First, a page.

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Brad Paisley and Keith Urban Salute the Beatles on Sunday Night TV Special

Image courtesy of Photo Credit: Cliff Lipson/CBS (via ABC News Radio)
Image courtesy of Photo Credit: Cliff Lipson/CBS (via ABC News Radio)

Sunday night, February 9, marks the 50th anniversary of the Beatles' legendary first appearance on The Ed Sullivan Show.  That moment will be celebrated with The Beatles: The Night That Changed America -- A Grammy Salute, airing Sunday night at the same time -- 8 p.m. -- and on the same network -- CBS -- that aired the original performance.

The special features today's artists singing Beatles classics, and Brad Paisley and Keith Urban represent country on the show. Brad teamed up with Pharrell Williams to sing "Here Comes the Sun," and Keith performed "Don't Let Me Down" with his pal John Mayer .   Katy Perry , Maroon 5 , Alicia Keys , John Mayer , Ed Sheeran , Stevie Wonder , Imagine Dragons and '80s music icons Eurythmics are also on the special.

As for Keith and John Mayer's collaboration, the show's producer says the two guitarists came up with that idea last year for another event.  Ken Ehrlich tells ABC News Radio, "I had seen them do 'Don't Let Me Down' at the Eric Clapton Crossroads show last fall at the Garden in New York, and it was really amazing, with some blazing guitar solos.  So I thought that would be great."

The most important performance of the night, though, is by the surviving Beatles: Paul McCartney and Ringo Starr . Ehrlich says initially, they weren't sure they wanted to be involved with the special.  One reason, he says, is that celebrating the 50th anniversary of something makes you seem old, and Paul and Ringo want to still be seen as vital touring musicians.  But, says Ehrlich, "once they came around and embraced the idea of it, they just got into it."

Since the Beatles broke up, Paul and Ringo have rarely performed Beatles songs together, and certainly not on TV, so Ehrlich says it was a real treat for the audience at the taping, which took place the day after the Grammys, to get to witness the mini-reunion.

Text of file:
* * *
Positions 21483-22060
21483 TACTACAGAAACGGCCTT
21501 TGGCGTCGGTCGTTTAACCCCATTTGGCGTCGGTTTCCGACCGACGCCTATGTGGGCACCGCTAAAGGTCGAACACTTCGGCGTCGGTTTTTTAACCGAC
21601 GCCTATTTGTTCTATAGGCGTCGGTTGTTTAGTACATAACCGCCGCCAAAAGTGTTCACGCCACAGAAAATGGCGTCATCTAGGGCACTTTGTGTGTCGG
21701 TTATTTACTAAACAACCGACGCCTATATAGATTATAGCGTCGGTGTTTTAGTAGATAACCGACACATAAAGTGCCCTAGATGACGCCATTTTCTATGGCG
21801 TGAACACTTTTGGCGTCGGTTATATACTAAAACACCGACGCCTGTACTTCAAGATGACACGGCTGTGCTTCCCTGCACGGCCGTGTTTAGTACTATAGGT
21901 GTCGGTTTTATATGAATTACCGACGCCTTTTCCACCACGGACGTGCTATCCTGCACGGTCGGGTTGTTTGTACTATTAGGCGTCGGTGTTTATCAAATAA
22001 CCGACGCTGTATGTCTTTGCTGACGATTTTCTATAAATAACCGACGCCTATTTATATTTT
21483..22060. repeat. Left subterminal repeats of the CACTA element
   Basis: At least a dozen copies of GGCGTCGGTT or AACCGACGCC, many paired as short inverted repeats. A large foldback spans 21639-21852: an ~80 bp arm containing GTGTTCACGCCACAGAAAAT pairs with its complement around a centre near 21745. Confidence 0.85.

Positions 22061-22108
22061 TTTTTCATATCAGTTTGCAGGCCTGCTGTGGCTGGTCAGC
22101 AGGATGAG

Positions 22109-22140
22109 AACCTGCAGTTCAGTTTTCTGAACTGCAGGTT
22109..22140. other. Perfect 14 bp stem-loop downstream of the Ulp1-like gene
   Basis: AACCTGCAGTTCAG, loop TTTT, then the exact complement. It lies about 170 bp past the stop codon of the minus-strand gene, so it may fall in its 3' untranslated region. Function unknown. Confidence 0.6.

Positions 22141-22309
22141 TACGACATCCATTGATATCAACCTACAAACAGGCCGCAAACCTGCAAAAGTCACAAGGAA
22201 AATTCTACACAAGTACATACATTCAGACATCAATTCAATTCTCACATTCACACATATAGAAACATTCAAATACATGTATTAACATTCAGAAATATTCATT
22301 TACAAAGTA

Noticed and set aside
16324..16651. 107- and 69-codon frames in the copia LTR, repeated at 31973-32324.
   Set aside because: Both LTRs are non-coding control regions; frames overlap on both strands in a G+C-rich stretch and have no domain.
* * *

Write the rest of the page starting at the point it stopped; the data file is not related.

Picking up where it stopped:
"Everybody was kind of expecting it," Ehrlich said of Paul and Ringo's performance of a few Beatles' classics. "I mean, there are no secrets left in the entertainment industry anymore, but I don't think that, as anticipated as it was, that they even had a clue as to how really electric it was when the two of them got together.  It's really something."

In addition to all the performances, The Beatles: The Night That Changed America -- A Grammy Salute will also feature an historical look back on the original Sullivan performance, through archival footage and new interviews.  Though at that point the Beatles had already scored their first #1 hit in the U.S., nobody in America had really ever seen them perform live before, so more than 70 million viewers tuned into the show to see what all the fuss was about.  It's considered a watershed moment in pop culture, and countless rock stars have said that watching the show that night inspired them to make careers for themselves in music.

Copyright 2014 ABC News Radio

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